What’s the premise?
Lisa McGee’s Derry Girls was an instant hit when it launched last year. Set in the early 1990s, the six-part show depicted the lives of four teenage girls (and one of their male cousins – more on that later) as they grew up in Troubles-era Northern Ireland.
Armoured Land Rovers, British Army check points and IRA graffiti is all scattered throughout the series, but this is far from a depressing depiction of a war-torn time, rather it’s a genuinely laugh-out-loud tale that follows protagonist Erin Quinn and her friends as they attempt to navigate the highs and lows of being 16.
Who are the stars?
Written by actual Derry girl Lisa McGee (the award-winning writer behind Being Human, London Irish and The White Queen), each of the show’s stars were relative newcomers when Derry Girls first aired. First off, we have Erin (played by Saoirse Monica Jackson) whose story is initially narrated to us via an excerpt from her diary – read out loud by her nosy cousin. A protagonist of sorts, it’s via Erin’s family – namely Ma Mary, Da Gerry and Granda Joe – that we often witness the backdrop of Northern Irish politics (series two begins with a road bomb on the news), and thus the true context of the show.
Erin’s family also includes Orla (Louisa Harland), her scatterbrain cousin who, along with Aunt Sarah, lives with Erin’s family. Then there's Clare (Nicola Coughlan) – always the one to pull the plug on the friends’ schemes when guilt gets the better of her. Best of all is Michelle (Jamie-Lee O’Donnell). A loudmouth and wannabe sexpot (her standout line in series one has to be: ‘Maybe it’s time for me to lose the rest of my virginity’), it’s bold Michelle who usually ends up dragging the rest of the gang down with her. Finally, there’s Michelle’s ‘dickhead’ cousin James (Dylan Llewellyn), a ‘limey’ English boy who has to attend the gang’s all-girls Catholic school to avoid an inevitable tough time at a boy’s school. Together Erin and her collective of tearaway mates are extremely likeable – surely one of the show’s strongest pulls.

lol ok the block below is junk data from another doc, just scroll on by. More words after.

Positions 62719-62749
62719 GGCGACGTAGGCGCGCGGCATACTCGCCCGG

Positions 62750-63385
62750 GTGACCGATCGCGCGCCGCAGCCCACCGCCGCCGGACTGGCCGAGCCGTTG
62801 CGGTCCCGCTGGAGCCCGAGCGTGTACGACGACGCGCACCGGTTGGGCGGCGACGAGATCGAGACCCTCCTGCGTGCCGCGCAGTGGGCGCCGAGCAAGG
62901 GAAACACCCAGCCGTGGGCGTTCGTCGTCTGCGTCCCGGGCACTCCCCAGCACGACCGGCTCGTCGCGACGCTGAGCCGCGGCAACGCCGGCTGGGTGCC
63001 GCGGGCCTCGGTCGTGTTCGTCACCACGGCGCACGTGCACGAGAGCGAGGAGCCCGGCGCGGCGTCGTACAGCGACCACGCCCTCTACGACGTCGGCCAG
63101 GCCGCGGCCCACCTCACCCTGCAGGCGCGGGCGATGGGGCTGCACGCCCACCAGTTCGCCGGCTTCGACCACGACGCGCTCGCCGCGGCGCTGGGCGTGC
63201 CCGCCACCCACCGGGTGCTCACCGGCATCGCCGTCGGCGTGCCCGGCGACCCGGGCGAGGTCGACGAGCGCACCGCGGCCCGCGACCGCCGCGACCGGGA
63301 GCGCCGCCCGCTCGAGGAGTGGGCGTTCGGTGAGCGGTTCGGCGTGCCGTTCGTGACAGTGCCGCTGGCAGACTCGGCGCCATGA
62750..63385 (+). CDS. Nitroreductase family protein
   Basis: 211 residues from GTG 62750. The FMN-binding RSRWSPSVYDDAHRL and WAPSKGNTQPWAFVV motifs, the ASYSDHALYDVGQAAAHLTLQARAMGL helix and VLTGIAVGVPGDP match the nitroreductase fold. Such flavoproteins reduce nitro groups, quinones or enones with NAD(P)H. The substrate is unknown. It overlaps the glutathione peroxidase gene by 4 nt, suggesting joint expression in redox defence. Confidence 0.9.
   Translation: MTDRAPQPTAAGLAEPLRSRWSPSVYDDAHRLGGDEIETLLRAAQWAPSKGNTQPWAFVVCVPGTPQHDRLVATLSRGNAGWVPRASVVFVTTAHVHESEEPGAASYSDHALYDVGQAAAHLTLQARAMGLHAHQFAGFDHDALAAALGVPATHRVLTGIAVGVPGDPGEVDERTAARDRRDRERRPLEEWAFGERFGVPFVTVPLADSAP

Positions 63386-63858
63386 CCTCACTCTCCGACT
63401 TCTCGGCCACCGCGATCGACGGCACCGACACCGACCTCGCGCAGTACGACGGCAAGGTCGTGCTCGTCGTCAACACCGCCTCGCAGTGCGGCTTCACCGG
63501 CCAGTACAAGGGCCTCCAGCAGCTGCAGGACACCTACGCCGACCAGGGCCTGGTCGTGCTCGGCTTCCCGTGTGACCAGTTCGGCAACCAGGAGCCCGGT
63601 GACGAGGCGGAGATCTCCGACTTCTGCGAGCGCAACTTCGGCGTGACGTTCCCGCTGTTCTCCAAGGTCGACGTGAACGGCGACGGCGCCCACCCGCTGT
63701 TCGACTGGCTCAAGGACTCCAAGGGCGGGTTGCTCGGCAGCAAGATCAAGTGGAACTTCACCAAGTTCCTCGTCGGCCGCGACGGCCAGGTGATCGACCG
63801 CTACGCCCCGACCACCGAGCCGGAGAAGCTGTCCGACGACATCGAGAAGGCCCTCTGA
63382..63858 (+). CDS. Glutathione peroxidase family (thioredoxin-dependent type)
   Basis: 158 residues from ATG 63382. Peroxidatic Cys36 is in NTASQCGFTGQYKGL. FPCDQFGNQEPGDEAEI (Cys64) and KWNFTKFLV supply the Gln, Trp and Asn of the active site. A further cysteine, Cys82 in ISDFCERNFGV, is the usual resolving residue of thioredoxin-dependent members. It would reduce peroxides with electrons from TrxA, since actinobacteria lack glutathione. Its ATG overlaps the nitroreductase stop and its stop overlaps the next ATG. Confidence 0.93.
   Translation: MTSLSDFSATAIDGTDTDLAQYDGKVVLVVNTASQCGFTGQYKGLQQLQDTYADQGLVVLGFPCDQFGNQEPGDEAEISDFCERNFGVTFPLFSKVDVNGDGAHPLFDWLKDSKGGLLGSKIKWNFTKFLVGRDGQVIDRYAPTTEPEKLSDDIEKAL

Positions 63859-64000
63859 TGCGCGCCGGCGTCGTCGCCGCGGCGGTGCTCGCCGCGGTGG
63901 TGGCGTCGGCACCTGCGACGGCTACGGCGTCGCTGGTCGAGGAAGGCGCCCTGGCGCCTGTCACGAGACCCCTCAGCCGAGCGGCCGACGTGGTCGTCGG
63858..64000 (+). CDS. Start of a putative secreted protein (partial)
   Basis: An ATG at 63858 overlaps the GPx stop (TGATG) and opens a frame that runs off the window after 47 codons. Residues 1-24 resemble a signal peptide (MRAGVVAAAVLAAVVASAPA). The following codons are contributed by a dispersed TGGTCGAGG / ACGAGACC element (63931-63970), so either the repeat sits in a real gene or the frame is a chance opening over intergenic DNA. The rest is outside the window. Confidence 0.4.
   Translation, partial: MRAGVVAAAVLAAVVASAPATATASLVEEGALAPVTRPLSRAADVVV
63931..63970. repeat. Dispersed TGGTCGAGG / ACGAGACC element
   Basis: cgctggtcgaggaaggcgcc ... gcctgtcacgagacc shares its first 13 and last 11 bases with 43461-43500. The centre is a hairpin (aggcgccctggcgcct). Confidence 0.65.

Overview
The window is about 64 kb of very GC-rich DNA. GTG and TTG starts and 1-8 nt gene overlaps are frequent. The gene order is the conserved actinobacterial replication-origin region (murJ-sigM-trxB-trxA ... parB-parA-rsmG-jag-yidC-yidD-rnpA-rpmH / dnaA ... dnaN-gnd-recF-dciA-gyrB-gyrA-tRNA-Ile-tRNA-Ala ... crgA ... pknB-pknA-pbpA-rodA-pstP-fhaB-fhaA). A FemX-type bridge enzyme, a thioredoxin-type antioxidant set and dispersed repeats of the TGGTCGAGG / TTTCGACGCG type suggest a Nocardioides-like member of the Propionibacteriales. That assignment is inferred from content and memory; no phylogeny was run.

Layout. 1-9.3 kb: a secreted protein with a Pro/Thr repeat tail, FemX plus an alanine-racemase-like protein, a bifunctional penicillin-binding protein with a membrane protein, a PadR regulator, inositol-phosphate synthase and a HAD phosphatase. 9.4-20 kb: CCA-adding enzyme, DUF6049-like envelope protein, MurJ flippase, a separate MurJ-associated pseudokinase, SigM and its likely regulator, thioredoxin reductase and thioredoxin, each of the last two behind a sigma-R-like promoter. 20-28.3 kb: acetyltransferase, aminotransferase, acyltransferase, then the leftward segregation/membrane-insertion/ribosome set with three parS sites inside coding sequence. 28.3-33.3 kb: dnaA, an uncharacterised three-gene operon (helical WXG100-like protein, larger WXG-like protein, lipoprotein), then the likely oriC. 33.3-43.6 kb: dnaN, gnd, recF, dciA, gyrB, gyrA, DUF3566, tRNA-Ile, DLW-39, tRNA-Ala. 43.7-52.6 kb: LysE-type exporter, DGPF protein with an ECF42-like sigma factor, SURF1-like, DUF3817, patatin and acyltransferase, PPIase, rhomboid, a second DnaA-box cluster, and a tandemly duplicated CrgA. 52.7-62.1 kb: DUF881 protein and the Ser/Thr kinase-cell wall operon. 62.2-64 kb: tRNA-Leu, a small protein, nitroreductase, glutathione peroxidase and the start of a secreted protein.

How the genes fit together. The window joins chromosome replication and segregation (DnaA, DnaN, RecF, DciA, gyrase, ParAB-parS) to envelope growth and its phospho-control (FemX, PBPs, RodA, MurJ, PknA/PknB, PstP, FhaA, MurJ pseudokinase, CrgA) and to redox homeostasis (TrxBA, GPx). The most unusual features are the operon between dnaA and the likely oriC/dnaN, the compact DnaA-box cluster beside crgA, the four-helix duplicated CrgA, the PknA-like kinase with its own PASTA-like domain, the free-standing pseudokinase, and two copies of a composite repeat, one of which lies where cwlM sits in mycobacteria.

Away from the fivesome, Sister Michael – played by Siobhan McSweeney – steals the show. The school’s head nun, Sister Michael has attitude in buckets and is just about as far from a stereotypical sister as you can get. Her eye rolls, head shakes and folded arms offer moments of comedy genius all on their own.
What’s in store for series two?
Thankfully, plenty more double denim. In episode one, Erin and co are excited to attend an outdoor pursuits weekend as part of a peace initiative. But peace is the last thing on Michelle's mind once she finds out that there will be Protestant lads in attendance. As the Londonderry Boys Academy arrive by the busload, our Lady Immaculate College girls must reach across the divide to get what they want – a snog or two.
Will you like it?
If you’re a fan of other Channel 4 British comedies such as Rob Delaney and Sharon Hogan’s Catastrophe, Michaela Coel’s Chewing Gum and – dare we compare – The Inbetweeners (expect the same cringe-inducing recognition of your own teenage years, but with fewer ‘clunge’ jokes thrown in), then this coming-of-age comedy is definitely for you.
Finally, there’s the 90s nostalgia, via some questionable outfits and nude lipsticks, and a soundtrack that includes the likes of Gabrielle, The Cranberries, The Corrs and Whigfield. We can’t wait to see what the girls – and James – get up to in the next five episodes.
Where can you watch it?
Series one is available to binge-watch on Channel4.com now. Catch episode two of series two on Channel 4 at 9:15pm on Tuesday 12th March.
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